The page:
Ralston began a project to solo climb in winter the 59 peaks in Colorado above 14,000 feet. "It was incredibly dangerous, I took classes and training in rescue riggings, ice climbing and climbed with experienced mountaineers. I was halfway done with the most advanced and difficult peaks yet to come. In May of 2002, I took some time to go to Alaska to climb Mt. McKinley, I wanted to do it, but my job would not allow for me to take a month off. This was important to me, a passion, an obsession. I quit my job. I knew that with the help of my teammates I had the potential to do bigger things. I moved to Aspen. I was worried and afraid, I had a townhouse in Albuquerque that I owed money on. I went from a six figure a year salary to working for minimum wage at the Ute Mountaineer in Aspen.
"In 2002-03, I went from 33 of the mountains to having climbed 45. I had near falls. On a back country ski trip in Resolution Canyon we skied into a bowl and we were hit by a grade five avalanche. We were lucky to survive. We dug out and rescued ourselves. In another climb, I suffered frostbite in eight fingers. It was painful, but it taught a hard lesson, like how unsafe your ego can be when played out in the outdoors.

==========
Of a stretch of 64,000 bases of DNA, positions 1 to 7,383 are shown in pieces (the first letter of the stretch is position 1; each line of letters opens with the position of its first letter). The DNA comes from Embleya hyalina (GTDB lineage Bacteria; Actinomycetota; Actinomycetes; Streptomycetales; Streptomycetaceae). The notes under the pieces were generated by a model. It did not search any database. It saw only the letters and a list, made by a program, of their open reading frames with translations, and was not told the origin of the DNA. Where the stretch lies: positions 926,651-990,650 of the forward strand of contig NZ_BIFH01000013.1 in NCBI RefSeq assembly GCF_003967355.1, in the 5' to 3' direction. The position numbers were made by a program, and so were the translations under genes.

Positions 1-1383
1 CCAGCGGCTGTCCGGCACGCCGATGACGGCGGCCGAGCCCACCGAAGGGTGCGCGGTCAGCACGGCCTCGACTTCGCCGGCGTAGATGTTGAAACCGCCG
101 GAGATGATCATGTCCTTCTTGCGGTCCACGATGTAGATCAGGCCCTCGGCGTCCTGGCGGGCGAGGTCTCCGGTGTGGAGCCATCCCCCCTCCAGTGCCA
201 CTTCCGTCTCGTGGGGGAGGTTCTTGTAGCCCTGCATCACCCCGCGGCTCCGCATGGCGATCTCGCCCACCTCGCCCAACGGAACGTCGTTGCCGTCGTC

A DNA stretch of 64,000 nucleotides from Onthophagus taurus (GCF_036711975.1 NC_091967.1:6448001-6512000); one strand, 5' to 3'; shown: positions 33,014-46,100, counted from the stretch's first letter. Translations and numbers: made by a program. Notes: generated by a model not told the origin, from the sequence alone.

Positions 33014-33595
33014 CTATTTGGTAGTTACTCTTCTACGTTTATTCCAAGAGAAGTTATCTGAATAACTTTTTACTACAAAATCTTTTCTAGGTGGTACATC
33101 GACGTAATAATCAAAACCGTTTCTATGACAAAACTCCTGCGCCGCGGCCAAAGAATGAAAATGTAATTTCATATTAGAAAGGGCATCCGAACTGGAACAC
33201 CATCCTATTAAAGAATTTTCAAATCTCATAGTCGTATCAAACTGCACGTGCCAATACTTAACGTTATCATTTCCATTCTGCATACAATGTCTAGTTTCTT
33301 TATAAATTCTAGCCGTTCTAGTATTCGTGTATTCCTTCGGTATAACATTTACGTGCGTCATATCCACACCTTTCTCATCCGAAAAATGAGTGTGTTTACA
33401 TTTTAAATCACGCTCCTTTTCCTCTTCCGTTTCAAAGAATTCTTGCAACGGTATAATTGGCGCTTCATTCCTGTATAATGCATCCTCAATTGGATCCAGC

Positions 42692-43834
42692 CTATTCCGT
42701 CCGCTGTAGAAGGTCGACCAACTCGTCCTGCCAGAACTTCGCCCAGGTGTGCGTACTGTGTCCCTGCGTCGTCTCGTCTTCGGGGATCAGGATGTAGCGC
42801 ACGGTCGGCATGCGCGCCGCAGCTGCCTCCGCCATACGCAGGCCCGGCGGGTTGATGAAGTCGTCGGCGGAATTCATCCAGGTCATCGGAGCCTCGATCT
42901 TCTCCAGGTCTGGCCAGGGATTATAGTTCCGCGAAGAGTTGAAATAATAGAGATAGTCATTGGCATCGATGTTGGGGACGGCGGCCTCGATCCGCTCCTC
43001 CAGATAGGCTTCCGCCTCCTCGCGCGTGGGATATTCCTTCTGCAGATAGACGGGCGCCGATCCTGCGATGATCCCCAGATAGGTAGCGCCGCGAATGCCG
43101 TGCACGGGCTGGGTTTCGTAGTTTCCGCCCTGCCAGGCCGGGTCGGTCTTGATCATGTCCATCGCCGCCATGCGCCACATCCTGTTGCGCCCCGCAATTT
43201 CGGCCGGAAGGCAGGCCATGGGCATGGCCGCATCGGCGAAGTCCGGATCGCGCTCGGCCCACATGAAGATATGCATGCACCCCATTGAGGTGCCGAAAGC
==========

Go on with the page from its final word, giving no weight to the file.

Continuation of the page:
In April of 2003, I set out on a much needed vacation. I was going for five days and I had not a care or worry. I was alone. I read in my guidebooks to decide where to go. On the third day I left my truck at the trail head of Horseshoe Canyon for a 15 mile bike ride. I was going to leave my bike, cut into Blue John Canyon, hike the eight miles on the upper end of Horseshoe and hike back to my truck and then pick up my bike. I had three liters of water, two chocolate bars, two burritos and some climbing gear.